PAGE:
My Sportsman: Fresno State
Fresno State started 8-12 before winning an improbable national championship
The Bulldogs went six-for-six in postseason elimination games
Sports Illustrated will announce its choice for Sportsman of the Year on Dec. 2. Here's one of the nominations for that honor by an SI writer. For more essays, click here.
The Fresno State Bulldogs traveled to Sacramento on May 16, a mediocre baseball team playing out the string. They had dropped 12 of their first 20 games, lost their best pitcher to a torn rotator cuff, never been ranked in the coaches' poll and were entering the final series of the season with a modest record of 31-25. They promptly lost the first two games at Sacramento State. "We were way down," Fresno State coach Mike Batesole said. "But we grabbed onto each other and we never let go."
They were away from home for 35 of the next 41 days. They played 22 consecutive games on the road. They played six elimination games -- and they won all six. By the time their pilgrimage ended, five weeks later at Rosenblatt Stadium in Omaha, they had won one of the most unlikely national championships in the history of college sports. Fresno State made the Tampa Bay Rays look like preseason favorites.
The Bulldogs had to win the WAC tournament just to make an NCAA regional as a No. 4 seed, the lowest given. After winning the regional in Long Beach, they went home to practice, but vandals had driven cars across their outfield, making it unplayable. So they shipped off to Arizona State early and won the super-regional there. They were headed to the College World Series, the equivalent of a No. 13 seed at the basketball Final Four.
The Bulldogs flew to Omaha, but a tornado warning made it impossible to land, so they touched down in Lincoln and took a bus. Their best remaining starter, Clayton Allison, was suffering from shoulder tendonitis. Their best power hitter, Tommy Mendonca, could barely grip a bat because he had two dislocated fingers. Another one of their best hitters, Steve Detwiler, could not take batting practice because he had a torn ligament in his thumb. "Fingers," Mendonca told reporters in Omaha. "Who needs 'em?"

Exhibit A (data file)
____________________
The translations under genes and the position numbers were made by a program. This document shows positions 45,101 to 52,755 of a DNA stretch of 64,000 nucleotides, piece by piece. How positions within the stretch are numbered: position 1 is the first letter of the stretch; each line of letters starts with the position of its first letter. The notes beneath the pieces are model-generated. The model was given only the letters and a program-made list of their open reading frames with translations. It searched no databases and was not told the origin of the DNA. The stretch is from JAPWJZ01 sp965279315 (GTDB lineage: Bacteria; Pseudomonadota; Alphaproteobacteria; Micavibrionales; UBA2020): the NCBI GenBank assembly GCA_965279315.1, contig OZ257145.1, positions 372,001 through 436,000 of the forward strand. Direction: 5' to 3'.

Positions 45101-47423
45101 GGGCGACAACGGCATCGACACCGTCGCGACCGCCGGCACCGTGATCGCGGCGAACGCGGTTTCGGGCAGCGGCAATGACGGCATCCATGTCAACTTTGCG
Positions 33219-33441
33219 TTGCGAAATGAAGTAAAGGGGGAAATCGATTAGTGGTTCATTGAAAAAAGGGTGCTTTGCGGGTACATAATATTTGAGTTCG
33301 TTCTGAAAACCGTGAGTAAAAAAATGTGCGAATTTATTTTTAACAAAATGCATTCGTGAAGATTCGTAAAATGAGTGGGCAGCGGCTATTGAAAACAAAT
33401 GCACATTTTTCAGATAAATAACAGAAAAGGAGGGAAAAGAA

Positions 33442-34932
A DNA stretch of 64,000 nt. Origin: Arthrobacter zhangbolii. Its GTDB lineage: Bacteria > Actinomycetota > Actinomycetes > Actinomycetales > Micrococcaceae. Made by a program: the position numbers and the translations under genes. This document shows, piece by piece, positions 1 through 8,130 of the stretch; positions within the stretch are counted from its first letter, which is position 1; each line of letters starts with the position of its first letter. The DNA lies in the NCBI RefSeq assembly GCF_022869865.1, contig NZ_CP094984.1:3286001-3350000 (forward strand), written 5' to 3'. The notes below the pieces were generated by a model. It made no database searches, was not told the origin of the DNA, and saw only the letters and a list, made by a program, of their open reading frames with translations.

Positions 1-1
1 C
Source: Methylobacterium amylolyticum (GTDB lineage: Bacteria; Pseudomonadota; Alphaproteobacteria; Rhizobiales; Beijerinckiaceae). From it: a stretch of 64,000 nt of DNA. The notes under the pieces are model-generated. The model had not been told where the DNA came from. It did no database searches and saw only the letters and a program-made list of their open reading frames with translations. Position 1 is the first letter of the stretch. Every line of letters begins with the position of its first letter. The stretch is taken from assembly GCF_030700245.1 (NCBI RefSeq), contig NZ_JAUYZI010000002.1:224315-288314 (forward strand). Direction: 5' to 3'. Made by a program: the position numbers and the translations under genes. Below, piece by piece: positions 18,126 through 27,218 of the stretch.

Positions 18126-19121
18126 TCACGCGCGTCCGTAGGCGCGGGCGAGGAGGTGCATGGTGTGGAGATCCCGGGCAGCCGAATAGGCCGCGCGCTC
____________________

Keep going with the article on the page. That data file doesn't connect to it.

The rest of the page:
In Game 1 of the championship series against Georgia, Fresno State used a starting pitcher with an ERA of 6.75, followed by relievers with ERAs of 6.95, 6.75 and 7.54, before losing a 7-6 thriller. In Game 2, a 19-10 win with their backs to the wall, they used a starting pitcher who was working on two days' rest, followed him with a reliever who had pitched three times in a week, then used a reliever who had not pitched in a month. "I honestly didn't think they would be able to piece together a pitching staff," Georgia third baseman Ryan Peisel told reporters.
College baseball is traditionally dominated by bluebloods -- LSU, Texas, Arizona State, etc. Fresno State constantly has to recruit against Pac-10 powers with bigger budgets and richer traditions. But the Wonderdogs, as they are forever known in the San Joaquin Valley, followed the hard road all the way to the top. They became the lowest-seeded team to win a national championship in college baseball and the first men's team to win a national championship for Fresno State. Proving that fingers really are overrated, Mendonca was voted Outstanding Player of the College World Series and Detwiler hit two homers and a double in the final game, driving in all six Fresno State runs in a 6-1 win.
At last, the Bulldogs could go home, models of perseverance and Sportsmen of the Year.
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